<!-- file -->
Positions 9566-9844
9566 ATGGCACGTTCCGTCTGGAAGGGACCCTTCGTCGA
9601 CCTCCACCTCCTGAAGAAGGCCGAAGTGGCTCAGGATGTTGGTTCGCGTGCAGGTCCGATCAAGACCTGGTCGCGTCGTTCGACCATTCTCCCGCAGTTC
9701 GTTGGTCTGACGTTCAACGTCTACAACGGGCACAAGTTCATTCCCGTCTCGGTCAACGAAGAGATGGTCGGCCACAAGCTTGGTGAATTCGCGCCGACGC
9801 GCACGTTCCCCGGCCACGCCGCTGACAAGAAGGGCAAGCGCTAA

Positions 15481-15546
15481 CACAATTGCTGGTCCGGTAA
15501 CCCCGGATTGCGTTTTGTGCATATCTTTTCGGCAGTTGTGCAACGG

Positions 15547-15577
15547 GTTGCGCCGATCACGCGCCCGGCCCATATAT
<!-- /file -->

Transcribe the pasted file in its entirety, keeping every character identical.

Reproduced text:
Positions 9566-9844
9566 ATGGCACGTTCCGTCTGGAAGGGACCCTTCGTCGA
9601 CCTCCACCTCCTGAAGAAGGCCGAAGTGGCTCAGGATGTTGGTTCGCGTGCAGGTCCGATCAAGACCTGGTCGCGTCGTTCGACCATTCTCCCGCAGTTC
9701 GTTGGTCTGACGTTCAACGTCTACAACGGGCACAAGTTCATTCCCGTCTCGGTCAACGAAGAGATGGTCGGCCACAAGCTTGGTGAATTCGCGCCGACGC
9801 GCACGTTCCCCGGCCACGCCGCTGACAAGAAGGGCAAGCGCTAA

Positions 15481-15546
15481 CACAATTGCTGGTCCGGTAA
15501 CCCCGGATTGCGTTTTGTGCATATCTTTTCGGCAGTTGTGCAACGG

Positions 15547-15577
15547 GTTGCGCCGATCACGCGCCCGGCCCATATAT